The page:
Editors' ChoiceInfluenza

H5N1 stems the alveolar tide: MSCs to the rescue!

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Science Translational Medicine  13 Apr 2016:
Vol. 8, Issue 334, pp. 334ec59
DOI: 10.1126/scitranslmed.aaf6938

Outbreaks of avian influenza have increased in recent years and represent a major public health hazard, with higher case fatality rates than seasonal flu. In avian flu, severe pulmonary edema is more commonly seen than in seasonal serotypes. Normally, coordinated cellular mechanisms including alveolar fluid clearance keep the lung’s airspaces dry. However, what causes pulmonary edema in avian flu is unknown.

Searching for mechanism, Chan et al. measured fluid transport in cultured, influenza-infected primary human alveolar epithelial cells. In this culture system, cells grown in an upper chamber on a semipermeable membrane actively transport ions and water contained in culture medium into the lower chamber. Alveolar fluid clearance thus modeled can be quantified by measurement of the increase in concentration over 24 hours of FITC-dextran added to the upper chamber. Cells infected with the avian strains H5N1 and H7N9 had markedly decreased alveolar fluid clearance compared with the seasonal strain H1N1, and H5N1 infection also increased FITC-dextran in the lower chamber, suggesting disruption of cellular barrier function. Coculture with mesenchymal stromal cells (MSCs) restored both alveolar fluid clearance and barrier function in alveolar epithelial cells infected with H5N1. Moreover, H5N1 infection decreased expression of ion channels that contribute to alveolar fluid clearance, including the cystic fibrosis transmembrane regulator (CFTR) and subunits of the Na+-K+ ATPase, and also increased expression of cytokines associated with barrier disruption; these effects of avian flu were reversed with MSC coculture.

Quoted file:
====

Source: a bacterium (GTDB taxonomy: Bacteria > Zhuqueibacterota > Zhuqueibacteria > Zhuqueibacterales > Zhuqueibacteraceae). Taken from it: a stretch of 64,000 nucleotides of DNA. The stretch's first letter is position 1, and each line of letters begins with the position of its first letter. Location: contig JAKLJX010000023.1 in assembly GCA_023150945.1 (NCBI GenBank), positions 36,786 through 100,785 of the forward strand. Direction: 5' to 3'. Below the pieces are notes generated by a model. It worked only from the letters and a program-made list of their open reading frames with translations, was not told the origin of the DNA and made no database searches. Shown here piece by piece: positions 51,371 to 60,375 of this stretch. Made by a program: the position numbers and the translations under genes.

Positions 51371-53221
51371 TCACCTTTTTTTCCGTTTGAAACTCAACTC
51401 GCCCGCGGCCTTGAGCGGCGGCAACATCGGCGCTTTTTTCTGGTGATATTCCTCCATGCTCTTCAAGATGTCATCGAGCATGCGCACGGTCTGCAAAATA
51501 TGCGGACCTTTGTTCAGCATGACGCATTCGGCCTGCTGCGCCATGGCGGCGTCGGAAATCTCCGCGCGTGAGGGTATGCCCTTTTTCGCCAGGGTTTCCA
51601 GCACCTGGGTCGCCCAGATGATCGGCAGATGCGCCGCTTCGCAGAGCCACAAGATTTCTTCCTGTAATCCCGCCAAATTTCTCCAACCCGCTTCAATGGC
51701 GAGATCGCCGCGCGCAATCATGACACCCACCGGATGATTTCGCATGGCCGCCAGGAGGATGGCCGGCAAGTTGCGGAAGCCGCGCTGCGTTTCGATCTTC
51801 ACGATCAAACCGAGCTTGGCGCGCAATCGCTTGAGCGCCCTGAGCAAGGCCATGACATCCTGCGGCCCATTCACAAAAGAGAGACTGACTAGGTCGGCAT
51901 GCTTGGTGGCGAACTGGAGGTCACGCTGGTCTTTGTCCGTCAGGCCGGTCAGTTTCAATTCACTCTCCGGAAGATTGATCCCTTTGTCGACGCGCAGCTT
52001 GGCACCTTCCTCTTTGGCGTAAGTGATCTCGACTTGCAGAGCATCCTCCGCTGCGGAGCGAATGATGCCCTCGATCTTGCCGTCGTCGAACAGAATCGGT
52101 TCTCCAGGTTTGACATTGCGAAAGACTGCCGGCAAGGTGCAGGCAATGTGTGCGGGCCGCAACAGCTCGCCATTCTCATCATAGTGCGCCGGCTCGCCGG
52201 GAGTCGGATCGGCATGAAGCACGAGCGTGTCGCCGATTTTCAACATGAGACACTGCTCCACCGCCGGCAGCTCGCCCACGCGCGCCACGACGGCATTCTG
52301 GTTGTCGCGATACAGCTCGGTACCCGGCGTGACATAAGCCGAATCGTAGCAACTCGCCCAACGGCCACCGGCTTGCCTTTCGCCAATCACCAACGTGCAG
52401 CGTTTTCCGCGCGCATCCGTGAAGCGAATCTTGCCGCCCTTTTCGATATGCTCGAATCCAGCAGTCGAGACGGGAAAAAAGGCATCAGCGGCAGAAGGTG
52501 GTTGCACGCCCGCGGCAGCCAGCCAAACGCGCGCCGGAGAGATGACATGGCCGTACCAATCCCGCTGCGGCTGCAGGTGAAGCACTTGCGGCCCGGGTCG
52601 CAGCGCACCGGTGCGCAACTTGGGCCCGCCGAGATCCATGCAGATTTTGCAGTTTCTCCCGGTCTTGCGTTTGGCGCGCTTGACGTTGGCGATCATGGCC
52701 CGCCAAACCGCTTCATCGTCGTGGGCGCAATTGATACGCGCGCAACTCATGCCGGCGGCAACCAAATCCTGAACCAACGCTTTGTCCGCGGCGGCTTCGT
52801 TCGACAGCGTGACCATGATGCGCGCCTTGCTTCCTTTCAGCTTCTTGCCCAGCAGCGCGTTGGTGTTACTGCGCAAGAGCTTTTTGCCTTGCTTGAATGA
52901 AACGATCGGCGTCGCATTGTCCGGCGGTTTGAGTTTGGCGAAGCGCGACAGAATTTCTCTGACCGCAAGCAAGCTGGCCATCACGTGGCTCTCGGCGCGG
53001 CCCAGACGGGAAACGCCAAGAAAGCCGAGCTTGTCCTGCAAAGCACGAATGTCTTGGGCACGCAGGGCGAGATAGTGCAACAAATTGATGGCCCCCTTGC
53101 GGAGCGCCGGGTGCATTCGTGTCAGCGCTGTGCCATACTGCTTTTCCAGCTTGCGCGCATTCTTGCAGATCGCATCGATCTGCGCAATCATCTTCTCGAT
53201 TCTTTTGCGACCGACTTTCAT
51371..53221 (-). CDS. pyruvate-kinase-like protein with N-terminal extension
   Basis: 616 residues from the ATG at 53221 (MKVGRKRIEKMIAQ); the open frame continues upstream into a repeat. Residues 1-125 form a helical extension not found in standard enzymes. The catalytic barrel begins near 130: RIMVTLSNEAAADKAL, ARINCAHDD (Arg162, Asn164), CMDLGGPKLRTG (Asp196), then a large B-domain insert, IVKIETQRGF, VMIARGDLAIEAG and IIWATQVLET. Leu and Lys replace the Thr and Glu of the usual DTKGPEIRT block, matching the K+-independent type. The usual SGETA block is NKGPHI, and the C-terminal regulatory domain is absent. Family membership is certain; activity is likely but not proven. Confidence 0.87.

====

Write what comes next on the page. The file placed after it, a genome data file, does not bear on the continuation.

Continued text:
Exploring in vivo relevance, the authors administered intravenous MSCs to mice with H5N1 5 days after infection. Interestingly, aged (8 to 12 months) but not young (6 to 8 weeks) mice had increased survival and body weight after treatment with MSCs. Furthermore, in the aged group, lung edema and permeability were attenuated by MSC treatment, which markedly increased expression of CFTR in lung lysates.

These findings introduce a new mechanism of pulmonary edema formation in avian flu. Given the mortality benefit in the murine model, these results also provide a rationale for further testing of MSCs in clinical studies. Future studies should probe the mechanism of interaction between age and the mortality benefit associated with MSCs in avian flu.

M. C. W. Chan et al., Human mesenchymal stromal cells reduce influenza A H5N1-associated acute lung injury in vitro and in vivo. Proc. Natl. Acad. Sci. U.S.A. 113, 3621–3626 (2016). [Full Text]

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